Thursday, March 1, 2012
March 1, 2012 marks the 113th anniversary of Revelstoke’s incorporation as a city. The community was already 14 years old, having been established in 1885 during the construction of the Canadian Pacific Railway. The long delay in incorporation was largely a result of the dispute between the original townsite owner, Farwell and the CPR, and the inability of the provincial and federal governments to agree on riverbank protection. The community was renamed Revelstoke in June of 1886, as a result of a request by the Canadian Pacific Railway to the Post Office Department. It was perhaps a measure of the C.P.R.’s political influence that the request was granted with little or no discussion. The name honoured Edward Baring, First Baron Revelstoke, and head of the Baring Bank of England, which had saved the CPR from bankruptcy and had allowed for the completion of the railway. The City of Revelstoke was honoured to host Edward Baring’s great-grandson, the Sixth Baron Revelstoke, James Baring, at our city’s homecoming in 2009 and we were saddened to hear of James’ death this February. James Baring’s oldest son Alexander Baring will become the Seventh Baron Revelstoke.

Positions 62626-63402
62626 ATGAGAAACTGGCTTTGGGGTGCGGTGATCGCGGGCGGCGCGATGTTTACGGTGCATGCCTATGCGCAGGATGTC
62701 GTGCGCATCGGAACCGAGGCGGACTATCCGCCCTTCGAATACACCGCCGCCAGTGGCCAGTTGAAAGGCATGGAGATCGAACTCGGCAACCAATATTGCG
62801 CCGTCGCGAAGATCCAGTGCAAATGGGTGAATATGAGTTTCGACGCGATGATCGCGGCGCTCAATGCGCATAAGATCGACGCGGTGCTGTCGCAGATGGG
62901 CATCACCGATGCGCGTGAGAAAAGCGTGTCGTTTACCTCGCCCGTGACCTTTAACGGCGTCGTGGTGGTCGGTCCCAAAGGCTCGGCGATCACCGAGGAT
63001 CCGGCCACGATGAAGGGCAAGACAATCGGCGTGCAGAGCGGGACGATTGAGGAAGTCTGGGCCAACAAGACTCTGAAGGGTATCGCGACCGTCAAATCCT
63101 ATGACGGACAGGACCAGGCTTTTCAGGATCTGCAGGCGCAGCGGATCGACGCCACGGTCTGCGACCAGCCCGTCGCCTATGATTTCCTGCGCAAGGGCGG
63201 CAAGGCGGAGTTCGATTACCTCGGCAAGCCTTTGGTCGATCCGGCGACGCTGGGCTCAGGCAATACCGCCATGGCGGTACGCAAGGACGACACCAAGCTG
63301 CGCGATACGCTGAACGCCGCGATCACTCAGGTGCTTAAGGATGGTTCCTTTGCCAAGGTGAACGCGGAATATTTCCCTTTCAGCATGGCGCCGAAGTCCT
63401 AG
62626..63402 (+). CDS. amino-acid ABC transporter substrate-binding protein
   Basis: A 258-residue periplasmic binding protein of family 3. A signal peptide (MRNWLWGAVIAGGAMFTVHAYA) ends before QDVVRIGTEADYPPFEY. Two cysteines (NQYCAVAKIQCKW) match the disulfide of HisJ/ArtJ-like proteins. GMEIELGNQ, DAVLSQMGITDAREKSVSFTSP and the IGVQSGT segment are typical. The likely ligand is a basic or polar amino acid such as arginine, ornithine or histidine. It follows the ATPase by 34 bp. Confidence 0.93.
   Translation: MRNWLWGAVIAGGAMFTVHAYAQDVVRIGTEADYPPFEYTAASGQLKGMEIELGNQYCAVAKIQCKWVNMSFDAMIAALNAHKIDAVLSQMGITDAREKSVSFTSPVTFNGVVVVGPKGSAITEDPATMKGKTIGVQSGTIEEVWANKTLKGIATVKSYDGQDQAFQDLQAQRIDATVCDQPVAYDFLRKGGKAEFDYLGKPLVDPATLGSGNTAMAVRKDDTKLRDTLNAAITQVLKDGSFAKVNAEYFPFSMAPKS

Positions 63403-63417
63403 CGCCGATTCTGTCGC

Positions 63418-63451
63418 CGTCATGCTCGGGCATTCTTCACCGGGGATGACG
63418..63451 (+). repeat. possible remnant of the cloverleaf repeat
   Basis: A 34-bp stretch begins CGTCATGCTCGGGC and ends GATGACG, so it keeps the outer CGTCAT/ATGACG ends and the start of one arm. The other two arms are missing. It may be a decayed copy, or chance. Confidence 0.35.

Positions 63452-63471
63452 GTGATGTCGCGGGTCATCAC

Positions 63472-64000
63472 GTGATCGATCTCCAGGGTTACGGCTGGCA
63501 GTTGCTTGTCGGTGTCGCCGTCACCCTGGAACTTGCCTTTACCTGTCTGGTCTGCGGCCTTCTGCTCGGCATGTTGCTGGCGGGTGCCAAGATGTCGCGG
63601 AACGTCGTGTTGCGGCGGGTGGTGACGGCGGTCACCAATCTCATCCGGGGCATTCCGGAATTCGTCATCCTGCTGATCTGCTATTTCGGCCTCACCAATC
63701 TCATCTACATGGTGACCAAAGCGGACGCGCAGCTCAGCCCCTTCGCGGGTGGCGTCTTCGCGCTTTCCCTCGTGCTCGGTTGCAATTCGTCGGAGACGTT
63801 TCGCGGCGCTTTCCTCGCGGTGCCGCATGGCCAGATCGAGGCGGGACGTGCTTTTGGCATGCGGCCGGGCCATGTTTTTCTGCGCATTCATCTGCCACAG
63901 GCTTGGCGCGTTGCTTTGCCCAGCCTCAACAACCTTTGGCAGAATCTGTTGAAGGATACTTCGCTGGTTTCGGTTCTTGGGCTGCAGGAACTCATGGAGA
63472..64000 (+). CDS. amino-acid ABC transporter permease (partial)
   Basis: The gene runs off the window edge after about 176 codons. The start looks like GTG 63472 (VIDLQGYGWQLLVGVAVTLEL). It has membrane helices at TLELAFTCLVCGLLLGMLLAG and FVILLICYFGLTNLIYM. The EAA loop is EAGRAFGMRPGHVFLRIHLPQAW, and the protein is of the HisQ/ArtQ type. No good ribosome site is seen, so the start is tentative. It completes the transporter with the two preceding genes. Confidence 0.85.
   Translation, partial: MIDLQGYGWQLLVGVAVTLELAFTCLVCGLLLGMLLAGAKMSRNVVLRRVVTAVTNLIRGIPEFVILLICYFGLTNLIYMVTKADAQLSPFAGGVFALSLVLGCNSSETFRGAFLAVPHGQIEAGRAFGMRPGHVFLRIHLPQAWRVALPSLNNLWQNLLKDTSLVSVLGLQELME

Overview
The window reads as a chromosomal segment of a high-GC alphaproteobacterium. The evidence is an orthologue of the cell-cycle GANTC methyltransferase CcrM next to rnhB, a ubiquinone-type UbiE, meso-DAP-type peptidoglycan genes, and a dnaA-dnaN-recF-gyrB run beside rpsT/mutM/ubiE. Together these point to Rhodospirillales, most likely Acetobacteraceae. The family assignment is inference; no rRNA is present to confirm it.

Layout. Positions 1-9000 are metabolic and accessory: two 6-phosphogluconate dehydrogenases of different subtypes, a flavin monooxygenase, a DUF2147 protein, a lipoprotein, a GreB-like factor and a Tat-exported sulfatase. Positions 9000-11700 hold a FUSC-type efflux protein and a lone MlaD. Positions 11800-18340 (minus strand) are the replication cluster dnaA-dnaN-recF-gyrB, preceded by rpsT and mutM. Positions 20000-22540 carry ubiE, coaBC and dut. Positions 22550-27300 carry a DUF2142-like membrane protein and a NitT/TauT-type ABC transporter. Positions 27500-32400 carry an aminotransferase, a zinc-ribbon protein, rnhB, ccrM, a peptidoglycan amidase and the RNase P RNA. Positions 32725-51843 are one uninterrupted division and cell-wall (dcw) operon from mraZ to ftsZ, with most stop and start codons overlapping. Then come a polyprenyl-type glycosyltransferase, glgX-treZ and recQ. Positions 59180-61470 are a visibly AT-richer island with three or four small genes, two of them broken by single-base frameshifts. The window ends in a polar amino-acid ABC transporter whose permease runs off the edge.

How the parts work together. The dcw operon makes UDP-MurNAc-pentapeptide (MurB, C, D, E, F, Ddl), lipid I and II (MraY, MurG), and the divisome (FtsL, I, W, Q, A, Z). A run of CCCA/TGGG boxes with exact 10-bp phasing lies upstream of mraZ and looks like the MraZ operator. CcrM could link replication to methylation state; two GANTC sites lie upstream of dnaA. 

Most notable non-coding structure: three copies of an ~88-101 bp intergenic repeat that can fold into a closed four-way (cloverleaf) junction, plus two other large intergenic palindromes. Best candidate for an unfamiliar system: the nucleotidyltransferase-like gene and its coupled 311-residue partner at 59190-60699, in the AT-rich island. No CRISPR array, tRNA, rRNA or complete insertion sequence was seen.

An editorial in the Kootenay Star newspaper of February 16, 1892 explained “How the Station was Built a Mile and a Half away.” The articles stated that one Canadian Pacific Railway official was prepared to purchase 80 acres of land from A.S. Farwell for the station and yards. The editorial states: “Had this been carried out, Revelstoke would have been one compact town, instead of being cut in two by a mile and a half of lonely, burnt-up timber…Mr. Van Horne (the company Vice-President) would have nothing to do with Farwell or his offer…and thus Revelstoke remains in two parts – the old and the new.”
Once the station was established near the present location, the Farwell townsite had a distinct disadvantage. Businesses had to pay extra shipping charges to transport their goods from the station to their Front Street locations. Government Road was built to provide a more direct route from the Station to Front Street. It angled from Victoria and Rokeby to Third Street between Pearson and Ford. The last vestige of Government Road can be seen in the angled street between the Alpine Shopping Mall and The Bargain Store and Chalet Bakery building.
The Canadian Pacific Railway began selling lots in their new townsite in the early 1890s and by 1899, many businesses had relocated to Revelstoke Station. The townsite dispute had finally been settled, and residents could get clear title to their land. The local Board of Trade was pushing for incorporation and this finally happened on March 1, 1899.
This photograph of Mackenzie Avenue in 1898 shows the early development of this part of town. The spire of the Catholic Church can be seen at the corner of First Street. It was moved to Fifth Street in 1899. There were still several homes in the first two blocks of Mackenzie, but within two years, they had all been moved to other locations. In the background, Mount Revelstoke is completely burnt off.